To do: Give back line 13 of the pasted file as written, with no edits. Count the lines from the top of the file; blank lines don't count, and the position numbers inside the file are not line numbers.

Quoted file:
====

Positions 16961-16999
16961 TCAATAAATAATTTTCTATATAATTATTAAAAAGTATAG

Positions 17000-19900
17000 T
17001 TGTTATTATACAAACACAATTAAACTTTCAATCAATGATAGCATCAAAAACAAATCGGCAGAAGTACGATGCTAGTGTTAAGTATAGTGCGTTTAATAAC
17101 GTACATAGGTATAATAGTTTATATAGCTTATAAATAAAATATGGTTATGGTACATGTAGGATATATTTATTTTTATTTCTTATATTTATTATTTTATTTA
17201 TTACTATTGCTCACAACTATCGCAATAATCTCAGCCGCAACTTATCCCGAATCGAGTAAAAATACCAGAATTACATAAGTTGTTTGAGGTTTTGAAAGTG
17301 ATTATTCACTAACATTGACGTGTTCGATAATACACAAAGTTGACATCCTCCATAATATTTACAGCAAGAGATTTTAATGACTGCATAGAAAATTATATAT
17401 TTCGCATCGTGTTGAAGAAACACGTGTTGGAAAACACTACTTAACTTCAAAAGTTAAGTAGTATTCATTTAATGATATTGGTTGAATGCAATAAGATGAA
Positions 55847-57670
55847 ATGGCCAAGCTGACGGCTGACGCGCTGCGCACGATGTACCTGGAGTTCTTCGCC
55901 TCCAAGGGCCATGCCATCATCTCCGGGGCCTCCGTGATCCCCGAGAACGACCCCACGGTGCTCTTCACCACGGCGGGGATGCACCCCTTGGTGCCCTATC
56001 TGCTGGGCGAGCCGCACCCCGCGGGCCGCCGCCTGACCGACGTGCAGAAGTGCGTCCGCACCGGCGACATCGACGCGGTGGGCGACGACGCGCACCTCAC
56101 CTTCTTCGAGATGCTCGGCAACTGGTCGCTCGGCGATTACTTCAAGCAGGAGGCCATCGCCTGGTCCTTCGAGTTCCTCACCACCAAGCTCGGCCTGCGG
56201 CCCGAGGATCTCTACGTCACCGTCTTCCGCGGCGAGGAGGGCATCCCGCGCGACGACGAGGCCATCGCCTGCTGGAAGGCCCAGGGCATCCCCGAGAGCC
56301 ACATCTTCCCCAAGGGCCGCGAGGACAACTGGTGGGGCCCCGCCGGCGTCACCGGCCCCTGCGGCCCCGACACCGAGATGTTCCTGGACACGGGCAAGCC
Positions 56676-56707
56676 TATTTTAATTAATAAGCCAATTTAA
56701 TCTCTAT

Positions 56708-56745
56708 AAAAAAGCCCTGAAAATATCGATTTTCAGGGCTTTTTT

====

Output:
56001 TGCTGGGCGAGCCGCACCCCGCGGGCCGCCGCCTGACCGACGTGCAGAAGTGCGTCCGCACCGGCGACATCGACGCGGTGGGCGACGACGCGCACCTCAC